Iancu v. Brunetti: Supreme Court Grants Cert to “Scandalous Marks” Case
The U.S. Supreme Court has agreed to hear a case that will likely determine whether the United States Patent and Trademark Office’s ban on "scandalous" and “immoral” trademarks violates the First Amendment. In re: Brunetti, 877 F.3d 1330 (Fed. Cir. 2017)
Mr. Erik Brunetti sought to register the word mark “FUCT,” in connection with clothing. The examining attorney at the United States Patent and Trademark Office (“USPTO”) refused registration under Section 2(a) of the Lanham Act, on the basis that the mark was vulgar, and therefore “immoral” or “scandalous.” The Trademark Trial and Appeal Board (“TTAB”) upheld the examining attorney’s decision on appeal. Mr. Brunetti then appealed the TTAB’s decision to the Federal Circuit. The Federal Circuit requested additional briefing from the parties following the Supreme Court’s decision in Matal v. Tam, 137 S.Ct. 1744 (2017), which held that Section 2(a)’s prohibition on registering “disparaging” trademarks is unconstitutional under the First Amendment. In December 2017, the United States Court of Appeals for the Federal Circuit issued a unanimous ruling declaring unconstitutional Section 2(a) of the Lanham Act, 15 U.S.C. § 1052(a), which prohibits the registration of “immoral” or “scandalous” trademarks. On January 4, 2019, the Supreme Court granted certiorari to the USPTO, which is seeking to restore Section 2(a)’s ban on “scandalous” and “immoral” marks.
Federal Circuit Decision
The Federal Circuit held that Section 2(a)’s immorality and scandalousness provision regulates the expressive speech components of a trademark, such that the constitutionality of the provision is subject to strict scrutiny. The Federal Circuit found that under the strict scrutiny standard “[t]here is no dispute that Section 2(a)’s bar on the registration of immoral and scandalous marks is unconstitutional.” Further, the Federal Circuit found that Section 2(a)’s bar on immoral and scandalous marks was unconstitutional, even if it was treated as a regulation of purely commercial speech under an intermediate scrutiny framework. The Federal Circuit found that “the government does not have a substantial interest in protecting the public from scandalousness and profanities,” among other things.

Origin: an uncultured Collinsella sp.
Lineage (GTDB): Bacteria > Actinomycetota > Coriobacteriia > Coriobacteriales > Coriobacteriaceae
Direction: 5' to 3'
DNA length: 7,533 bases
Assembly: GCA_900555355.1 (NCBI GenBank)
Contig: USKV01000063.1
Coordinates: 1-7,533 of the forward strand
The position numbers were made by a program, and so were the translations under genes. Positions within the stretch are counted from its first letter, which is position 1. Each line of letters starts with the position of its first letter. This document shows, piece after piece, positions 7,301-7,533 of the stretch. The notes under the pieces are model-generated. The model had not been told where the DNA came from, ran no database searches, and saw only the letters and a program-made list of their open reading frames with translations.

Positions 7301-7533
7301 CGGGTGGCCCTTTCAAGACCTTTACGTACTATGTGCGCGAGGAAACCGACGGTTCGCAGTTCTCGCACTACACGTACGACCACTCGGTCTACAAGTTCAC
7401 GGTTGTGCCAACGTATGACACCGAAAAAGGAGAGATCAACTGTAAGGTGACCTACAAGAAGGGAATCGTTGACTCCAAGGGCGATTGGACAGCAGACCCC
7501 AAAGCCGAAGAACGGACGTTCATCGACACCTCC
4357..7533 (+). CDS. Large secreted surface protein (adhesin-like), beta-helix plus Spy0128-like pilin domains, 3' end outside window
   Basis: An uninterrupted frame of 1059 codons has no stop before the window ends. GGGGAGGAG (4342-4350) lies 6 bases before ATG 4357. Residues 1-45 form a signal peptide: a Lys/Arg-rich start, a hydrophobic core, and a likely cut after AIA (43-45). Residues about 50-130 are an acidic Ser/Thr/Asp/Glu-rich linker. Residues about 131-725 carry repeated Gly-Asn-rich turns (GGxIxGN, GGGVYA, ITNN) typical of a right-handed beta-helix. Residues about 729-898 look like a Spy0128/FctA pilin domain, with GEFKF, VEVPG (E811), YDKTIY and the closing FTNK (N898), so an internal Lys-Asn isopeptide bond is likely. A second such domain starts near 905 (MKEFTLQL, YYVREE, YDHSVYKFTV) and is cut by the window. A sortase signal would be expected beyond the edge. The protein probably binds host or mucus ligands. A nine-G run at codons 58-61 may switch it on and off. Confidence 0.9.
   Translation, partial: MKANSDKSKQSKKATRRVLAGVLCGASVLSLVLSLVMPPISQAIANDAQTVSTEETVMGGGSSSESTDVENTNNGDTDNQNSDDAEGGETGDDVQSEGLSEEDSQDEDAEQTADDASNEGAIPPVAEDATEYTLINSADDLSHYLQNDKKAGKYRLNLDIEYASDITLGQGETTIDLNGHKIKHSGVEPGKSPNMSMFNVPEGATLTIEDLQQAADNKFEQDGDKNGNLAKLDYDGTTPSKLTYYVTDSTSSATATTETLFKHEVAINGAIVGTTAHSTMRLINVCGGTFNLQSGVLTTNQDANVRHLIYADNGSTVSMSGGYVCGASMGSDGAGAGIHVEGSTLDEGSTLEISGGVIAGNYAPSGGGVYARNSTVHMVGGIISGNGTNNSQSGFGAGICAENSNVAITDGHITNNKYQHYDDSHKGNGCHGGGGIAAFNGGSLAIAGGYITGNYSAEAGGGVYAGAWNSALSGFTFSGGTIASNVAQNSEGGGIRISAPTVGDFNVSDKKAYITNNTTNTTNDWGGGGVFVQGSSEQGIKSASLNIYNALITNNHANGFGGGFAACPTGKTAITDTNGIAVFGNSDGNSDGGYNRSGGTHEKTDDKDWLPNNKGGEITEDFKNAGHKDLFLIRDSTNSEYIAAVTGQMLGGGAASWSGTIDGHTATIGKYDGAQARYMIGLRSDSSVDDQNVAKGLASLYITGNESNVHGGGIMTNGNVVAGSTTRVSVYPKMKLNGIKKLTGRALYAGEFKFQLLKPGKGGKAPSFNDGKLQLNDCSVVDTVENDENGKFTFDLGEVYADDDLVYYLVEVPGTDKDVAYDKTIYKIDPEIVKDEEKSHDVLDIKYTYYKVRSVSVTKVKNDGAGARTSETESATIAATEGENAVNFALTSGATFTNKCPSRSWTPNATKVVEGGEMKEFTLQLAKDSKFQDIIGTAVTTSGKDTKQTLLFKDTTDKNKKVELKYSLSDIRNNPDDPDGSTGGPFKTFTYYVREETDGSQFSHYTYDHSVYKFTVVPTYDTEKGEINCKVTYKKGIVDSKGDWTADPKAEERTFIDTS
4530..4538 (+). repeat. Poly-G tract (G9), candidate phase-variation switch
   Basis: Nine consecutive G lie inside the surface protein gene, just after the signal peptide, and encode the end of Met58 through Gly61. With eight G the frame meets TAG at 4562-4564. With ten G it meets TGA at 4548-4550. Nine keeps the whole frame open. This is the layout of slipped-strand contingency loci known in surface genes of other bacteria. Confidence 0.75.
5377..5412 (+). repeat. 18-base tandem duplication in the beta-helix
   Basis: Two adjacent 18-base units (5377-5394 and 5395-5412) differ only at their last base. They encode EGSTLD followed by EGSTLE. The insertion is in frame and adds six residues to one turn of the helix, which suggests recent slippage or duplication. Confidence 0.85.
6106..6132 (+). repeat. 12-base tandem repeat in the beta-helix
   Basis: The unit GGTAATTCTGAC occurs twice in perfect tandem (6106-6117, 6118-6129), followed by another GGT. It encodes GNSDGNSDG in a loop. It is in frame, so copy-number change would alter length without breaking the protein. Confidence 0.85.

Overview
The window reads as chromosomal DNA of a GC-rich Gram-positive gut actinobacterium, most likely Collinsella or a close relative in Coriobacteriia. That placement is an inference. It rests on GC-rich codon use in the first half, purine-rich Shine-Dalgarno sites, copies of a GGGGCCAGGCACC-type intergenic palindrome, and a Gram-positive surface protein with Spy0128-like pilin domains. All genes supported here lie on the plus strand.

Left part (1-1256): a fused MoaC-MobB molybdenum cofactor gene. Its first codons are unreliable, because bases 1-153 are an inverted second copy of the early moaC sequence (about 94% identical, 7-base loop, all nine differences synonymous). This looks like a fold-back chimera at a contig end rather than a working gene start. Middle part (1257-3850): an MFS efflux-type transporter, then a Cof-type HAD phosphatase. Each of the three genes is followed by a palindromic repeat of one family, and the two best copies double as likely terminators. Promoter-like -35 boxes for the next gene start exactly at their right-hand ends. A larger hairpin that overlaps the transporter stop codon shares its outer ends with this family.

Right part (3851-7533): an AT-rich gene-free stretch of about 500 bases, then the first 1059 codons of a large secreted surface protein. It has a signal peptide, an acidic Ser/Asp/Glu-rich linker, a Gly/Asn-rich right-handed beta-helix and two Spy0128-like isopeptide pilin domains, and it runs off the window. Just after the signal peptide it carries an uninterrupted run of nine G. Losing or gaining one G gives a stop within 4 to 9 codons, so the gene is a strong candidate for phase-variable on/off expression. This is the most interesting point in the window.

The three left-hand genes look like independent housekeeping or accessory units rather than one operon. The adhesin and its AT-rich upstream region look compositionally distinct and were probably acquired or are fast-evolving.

USPTO’s Petition for Writ of Certiorari
While the USPTO recognized the Supreme Court’s ruling in Matal v. Tam, it argued in its certiorari petition that Section 2(a)’s prohibition against scandalous marks should be treated differently. Specifically, the USPTO states that “[Section 2(a)] does not prohibit any speech, proscribe any conduct or restrict the use of any trademark.” Instead, “[t]he scandalous-marks provision simply reflects Congress’s judgment that the federal government should not affirmatively promote the use of graphic sexual images and vulgar terms by granting them the benefits of registration.” The USPTO argues that Section 2(a) does not prohibit or restrict speech, but establishes permissible eligibility requirements for a federal trademark registration – requirements that are properly viewpoint-neutral.
While the USPTO has suspended action on trademark applications that otherwise would have been refused on the basis of Section 2(a)’s prohibition against scandalous marks, the petition notes that many such applications, including those covering “highly offensive, even shocking, images” have been filed. These applications are likely to register should the Supreme Court affirm the Federal Circuit decision, provided they meet the remaining statutory requirements for registration.